the first serious modern scientific explanations of the Moon's origin
was put forward by the aformentioned George Darwin, son of the celebrated
Charles Darwin. George followed in the footsteps of his father by
developing an evolutionary theory of the Moon, more commonly called
the 'fission theory'.
Beginning in 1878, Darwin argued that the Moon could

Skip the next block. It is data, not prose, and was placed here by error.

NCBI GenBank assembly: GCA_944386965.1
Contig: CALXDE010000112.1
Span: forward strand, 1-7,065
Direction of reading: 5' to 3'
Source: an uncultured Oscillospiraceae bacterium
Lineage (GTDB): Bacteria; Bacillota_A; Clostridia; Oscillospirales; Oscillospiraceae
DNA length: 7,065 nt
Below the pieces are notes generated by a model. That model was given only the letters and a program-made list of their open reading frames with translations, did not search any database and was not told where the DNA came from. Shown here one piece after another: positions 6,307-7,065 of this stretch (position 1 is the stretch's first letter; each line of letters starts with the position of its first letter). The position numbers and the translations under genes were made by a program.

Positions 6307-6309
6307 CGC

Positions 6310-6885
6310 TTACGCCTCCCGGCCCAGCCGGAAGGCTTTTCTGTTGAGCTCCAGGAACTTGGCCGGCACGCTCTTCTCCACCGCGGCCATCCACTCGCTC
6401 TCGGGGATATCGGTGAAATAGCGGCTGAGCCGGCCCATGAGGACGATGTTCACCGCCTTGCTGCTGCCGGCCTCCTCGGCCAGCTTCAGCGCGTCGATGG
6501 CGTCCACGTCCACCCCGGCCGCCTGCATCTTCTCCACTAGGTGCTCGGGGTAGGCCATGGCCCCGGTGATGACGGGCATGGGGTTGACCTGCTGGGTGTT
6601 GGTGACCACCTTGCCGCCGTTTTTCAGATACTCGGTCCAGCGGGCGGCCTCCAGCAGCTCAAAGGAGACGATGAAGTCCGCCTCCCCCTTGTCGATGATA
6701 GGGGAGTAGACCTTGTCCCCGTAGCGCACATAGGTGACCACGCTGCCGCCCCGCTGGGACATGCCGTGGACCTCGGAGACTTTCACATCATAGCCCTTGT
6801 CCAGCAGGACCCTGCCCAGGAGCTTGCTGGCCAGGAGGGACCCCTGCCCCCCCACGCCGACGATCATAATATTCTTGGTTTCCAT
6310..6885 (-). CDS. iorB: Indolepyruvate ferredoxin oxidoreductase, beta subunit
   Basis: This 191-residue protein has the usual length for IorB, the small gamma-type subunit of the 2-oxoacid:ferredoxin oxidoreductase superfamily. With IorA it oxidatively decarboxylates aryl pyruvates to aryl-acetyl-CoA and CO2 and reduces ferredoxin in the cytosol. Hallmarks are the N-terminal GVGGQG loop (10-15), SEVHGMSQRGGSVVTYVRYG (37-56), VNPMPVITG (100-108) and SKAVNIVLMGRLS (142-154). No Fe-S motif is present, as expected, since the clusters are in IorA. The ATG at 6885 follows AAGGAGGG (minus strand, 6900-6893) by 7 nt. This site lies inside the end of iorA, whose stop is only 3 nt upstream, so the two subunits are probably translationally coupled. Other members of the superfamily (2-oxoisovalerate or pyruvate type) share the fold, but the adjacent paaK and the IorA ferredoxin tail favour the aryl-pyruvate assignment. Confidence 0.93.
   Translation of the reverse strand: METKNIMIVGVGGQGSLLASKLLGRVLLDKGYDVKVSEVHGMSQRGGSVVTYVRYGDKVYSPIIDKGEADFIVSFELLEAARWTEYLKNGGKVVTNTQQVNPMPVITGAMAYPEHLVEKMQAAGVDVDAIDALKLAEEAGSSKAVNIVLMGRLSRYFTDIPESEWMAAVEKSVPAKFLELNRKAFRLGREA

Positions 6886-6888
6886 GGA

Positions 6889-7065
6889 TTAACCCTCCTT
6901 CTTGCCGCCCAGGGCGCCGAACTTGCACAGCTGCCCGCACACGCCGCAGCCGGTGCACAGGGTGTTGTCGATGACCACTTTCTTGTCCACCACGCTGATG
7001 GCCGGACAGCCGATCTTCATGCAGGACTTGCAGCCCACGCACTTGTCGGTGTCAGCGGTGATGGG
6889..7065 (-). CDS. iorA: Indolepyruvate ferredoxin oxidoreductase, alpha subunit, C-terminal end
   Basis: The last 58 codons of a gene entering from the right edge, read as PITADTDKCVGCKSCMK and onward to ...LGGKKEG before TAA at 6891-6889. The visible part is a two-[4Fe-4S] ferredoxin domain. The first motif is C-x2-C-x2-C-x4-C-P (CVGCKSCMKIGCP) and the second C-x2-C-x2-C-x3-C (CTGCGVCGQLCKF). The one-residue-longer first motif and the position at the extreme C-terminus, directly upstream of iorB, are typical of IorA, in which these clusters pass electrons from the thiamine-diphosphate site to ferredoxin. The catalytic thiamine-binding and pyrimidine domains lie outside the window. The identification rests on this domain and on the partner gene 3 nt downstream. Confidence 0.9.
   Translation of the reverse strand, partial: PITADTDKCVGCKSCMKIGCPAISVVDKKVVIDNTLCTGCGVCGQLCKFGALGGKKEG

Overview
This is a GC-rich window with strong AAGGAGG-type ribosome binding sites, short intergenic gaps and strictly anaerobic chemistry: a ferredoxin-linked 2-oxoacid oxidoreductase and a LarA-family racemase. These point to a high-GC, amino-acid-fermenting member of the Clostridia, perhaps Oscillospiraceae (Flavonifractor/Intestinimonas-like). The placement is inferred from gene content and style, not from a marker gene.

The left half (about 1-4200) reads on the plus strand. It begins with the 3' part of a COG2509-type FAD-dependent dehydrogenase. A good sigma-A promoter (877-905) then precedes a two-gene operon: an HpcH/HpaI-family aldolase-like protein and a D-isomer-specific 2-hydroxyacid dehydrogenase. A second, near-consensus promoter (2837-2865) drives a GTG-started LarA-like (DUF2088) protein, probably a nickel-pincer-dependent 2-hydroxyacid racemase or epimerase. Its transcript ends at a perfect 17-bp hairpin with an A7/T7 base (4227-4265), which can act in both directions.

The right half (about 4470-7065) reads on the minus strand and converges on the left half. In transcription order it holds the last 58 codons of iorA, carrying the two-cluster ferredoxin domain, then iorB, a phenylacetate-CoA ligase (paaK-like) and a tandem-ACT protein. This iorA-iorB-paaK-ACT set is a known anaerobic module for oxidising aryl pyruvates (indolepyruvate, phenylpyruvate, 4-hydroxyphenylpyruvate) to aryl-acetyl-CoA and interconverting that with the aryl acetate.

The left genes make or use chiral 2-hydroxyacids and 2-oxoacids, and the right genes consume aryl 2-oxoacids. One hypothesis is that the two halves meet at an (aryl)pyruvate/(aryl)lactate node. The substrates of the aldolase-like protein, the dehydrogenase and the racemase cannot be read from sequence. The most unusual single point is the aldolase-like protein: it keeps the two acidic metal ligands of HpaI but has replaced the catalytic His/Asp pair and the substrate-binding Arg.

have split off from proto-Earth when it was still a liquid body,
flung off by Earth's rapid rotation and the action of the Sun's
tides, after which it gradually moved outward over the aeons to
its present position. Darwin's theory, which he arrived at by applying
accepted physical principles about the action of the tides, was
the first scientific speculation about the origin of the Moon that
treated it as a unique event, rather than a commonplace part of
the ongoing process of the formation of celestial bodies within
the Solar System.